Google announced its use of Machine Learning to improve its data center PUE in May 2014 and I posted on the release. At 7x24 Exchange Fall 2014 event, 25 years of 7x24 Exchange were celebrated and Google’s Joe Kava, VP of Data Centers presented on “Google - beyond the PUE Plateau.” The keynote is one of the more interesting and insightful presentations made as Google shared information on its experience deploying Machine Learning to its data center fleet. One of the questions from the audience was “how was the first data center chosen to use Machine Learning?” A special guest in the presentation was the data center mechanical engineer who spearheaded the project, Jim Gao. His answer. The data center that has most clean data to work with.
Jim Gao and Joe Kava, 7x24 Exchange Fall Conference.
So what can this 25 year old mechanical engineer do with Machine Learning? Below is data showing PUE, Wet Bulb, and Cooling Temperature across a range. The Blue areas are good, green not as good, yellow and red are bad.
Some of you may be saying big deal. I can figure out how to run the mechanical systems with a low PUE at a given wet bulb temperature to hit a given cooling temperature. Well the above was a graph to illustrate what can be seen looking at performance data. What is beyond our ability to see is working out the best way to run your mechanical systems with 19 Input Variables. The below are the 19 inputs to the Predictive PUE Machine Learning system to figure out the lowest energy consumption.
FYI, this predictive PUE system does not have autonomous control over mechanical systems. It does provide information to the data center facility engineering teams on how they can improve PUE performance. The predictive PUE model is 99.6% accurate. Jim and Joe discussed how Google looked for a high degree of confidence in order to trust the numbers, and the human operators are an important part of the process like UPS drivers on their route. UPS is famous for creating better routes for its drivers, but I bet they were not even close to the % savings Google achieved.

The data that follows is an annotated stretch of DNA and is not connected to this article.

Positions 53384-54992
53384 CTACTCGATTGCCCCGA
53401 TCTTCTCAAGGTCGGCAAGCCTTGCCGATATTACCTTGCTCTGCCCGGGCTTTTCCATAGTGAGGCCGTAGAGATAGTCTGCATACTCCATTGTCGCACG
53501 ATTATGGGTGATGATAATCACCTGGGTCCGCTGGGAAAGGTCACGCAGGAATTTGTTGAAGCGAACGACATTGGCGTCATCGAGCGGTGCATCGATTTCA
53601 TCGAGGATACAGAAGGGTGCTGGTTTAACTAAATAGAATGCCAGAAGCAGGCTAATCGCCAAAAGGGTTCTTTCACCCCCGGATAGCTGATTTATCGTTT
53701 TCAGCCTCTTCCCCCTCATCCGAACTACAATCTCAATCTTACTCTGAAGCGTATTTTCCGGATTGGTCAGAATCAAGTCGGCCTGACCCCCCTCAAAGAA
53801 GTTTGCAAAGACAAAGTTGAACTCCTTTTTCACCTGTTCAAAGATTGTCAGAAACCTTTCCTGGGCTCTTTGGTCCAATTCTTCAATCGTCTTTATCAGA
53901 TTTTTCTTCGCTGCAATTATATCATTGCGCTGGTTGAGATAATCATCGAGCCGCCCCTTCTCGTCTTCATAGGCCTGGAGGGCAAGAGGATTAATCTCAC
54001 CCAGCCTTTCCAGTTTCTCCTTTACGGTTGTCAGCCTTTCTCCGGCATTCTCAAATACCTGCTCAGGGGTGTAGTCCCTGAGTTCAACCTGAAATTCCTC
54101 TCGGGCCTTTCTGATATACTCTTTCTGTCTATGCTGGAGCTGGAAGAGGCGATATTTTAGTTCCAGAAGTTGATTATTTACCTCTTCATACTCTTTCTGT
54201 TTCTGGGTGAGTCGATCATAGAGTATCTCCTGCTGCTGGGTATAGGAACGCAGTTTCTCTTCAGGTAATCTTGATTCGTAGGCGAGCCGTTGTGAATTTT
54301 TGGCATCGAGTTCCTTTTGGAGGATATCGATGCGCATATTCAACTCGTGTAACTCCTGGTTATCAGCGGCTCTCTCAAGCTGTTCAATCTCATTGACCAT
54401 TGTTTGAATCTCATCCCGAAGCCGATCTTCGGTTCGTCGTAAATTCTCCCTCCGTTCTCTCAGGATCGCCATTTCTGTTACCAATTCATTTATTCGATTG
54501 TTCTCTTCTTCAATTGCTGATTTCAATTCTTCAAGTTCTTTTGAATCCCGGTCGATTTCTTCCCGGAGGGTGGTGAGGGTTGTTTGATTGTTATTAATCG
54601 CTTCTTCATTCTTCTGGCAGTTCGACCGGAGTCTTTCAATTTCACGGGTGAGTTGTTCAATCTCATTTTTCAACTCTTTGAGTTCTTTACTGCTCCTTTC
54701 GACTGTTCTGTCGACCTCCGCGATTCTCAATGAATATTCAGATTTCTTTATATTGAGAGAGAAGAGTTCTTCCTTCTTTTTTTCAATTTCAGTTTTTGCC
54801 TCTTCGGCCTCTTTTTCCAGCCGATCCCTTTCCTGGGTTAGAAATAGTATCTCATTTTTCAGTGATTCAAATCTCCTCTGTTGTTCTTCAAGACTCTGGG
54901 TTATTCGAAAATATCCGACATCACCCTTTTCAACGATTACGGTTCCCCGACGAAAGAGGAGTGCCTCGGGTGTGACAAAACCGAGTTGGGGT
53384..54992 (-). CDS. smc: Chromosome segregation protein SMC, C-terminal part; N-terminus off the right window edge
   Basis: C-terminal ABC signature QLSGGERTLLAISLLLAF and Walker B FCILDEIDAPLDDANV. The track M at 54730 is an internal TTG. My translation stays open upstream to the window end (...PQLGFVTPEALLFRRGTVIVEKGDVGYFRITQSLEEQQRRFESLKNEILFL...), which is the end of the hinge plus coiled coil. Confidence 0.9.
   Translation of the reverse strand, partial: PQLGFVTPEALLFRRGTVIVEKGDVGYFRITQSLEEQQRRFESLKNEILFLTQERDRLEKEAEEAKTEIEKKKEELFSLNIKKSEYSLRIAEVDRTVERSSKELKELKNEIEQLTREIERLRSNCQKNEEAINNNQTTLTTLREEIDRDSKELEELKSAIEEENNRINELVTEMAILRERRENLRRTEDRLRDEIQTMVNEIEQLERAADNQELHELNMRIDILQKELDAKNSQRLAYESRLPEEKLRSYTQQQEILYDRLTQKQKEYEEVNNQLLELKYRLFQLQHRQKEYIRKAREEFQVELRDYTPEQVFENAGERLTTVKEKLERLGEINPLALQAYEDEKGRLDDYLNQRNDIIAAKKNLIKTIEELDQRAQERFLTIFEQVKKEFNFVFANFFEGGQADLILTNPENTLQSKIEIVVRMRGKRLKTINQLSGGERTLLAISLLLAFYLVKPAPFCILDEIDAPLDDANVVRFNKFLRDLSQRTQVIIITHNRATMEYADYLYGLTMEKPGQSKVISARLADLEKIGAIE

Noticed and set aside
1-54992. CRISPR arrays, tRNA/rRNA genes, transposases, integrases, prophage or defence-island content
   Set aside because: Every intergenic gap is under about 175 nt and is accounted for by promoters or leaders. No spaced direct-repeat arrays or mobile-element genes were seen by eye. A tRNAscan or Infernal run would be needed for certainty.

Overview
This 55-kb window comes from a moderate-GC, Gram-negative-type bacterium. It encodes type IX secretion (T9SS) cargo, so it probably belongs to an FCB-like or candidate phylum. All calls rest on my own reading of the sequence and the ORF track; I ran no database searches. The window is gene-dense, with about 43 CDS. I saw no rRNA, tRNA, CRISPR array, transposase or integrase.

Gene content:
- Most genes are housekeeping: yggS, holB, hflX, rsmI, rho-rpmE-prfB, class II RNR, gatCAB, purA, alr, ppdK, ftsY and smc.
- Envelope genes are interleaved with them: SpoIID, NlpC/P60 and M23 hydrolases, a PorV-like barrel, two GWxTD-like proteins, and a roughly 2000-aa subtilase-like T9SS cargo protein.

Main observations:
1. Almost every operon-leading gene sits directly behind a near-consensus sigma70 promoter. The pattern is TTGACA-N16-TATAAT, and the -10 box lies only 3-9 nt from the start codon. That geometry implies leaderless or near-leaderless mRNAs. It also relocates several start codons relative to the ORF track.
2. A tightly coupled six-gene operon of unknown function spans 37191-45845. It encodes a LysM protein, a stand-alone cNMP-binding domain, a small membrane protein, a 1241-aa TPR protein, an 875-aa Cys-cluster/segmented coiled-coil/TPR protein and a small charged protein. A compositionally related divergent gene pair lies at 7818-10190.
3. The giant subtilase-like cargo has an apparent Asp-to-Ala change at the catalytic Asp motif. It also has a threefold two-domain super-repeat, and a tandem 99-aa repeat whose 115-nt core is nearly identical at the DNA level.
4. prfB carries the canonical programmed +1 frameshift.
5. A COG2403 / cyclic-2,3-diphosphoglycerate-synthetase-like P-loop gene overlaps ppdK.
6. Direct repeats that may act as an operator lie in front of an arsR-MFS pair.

So how good are the results? Google achieved from 8% to 25% reduction in its energy used to cool the data center with an average of 15%. Who wouldn’t be excited to save an average of 15% on their cooling energy costs by providing new settings to run the mechanical plant? Below is an example of what was historical PUE (blue) and New PUE (green) for a site.
One of the risks Google took in this presentation is they let a 25 year old mechanical engineer get on stage. Was the risk of the kid presenting? No, Jim was as polished as many who have presented for years. The risk was everyone at 7x24 Exchange knew who Jim was and they could try and see if he would consider leaving Google. :-)
The idea of using Machine Learning in data centers is new and have shown what can be discovered in the data. It’s like there was a hidden story there waiting to be told. Does you data center staff look for hidden stories in the data? Shouldn’t you if you can save between 8-25% of the energy in systems.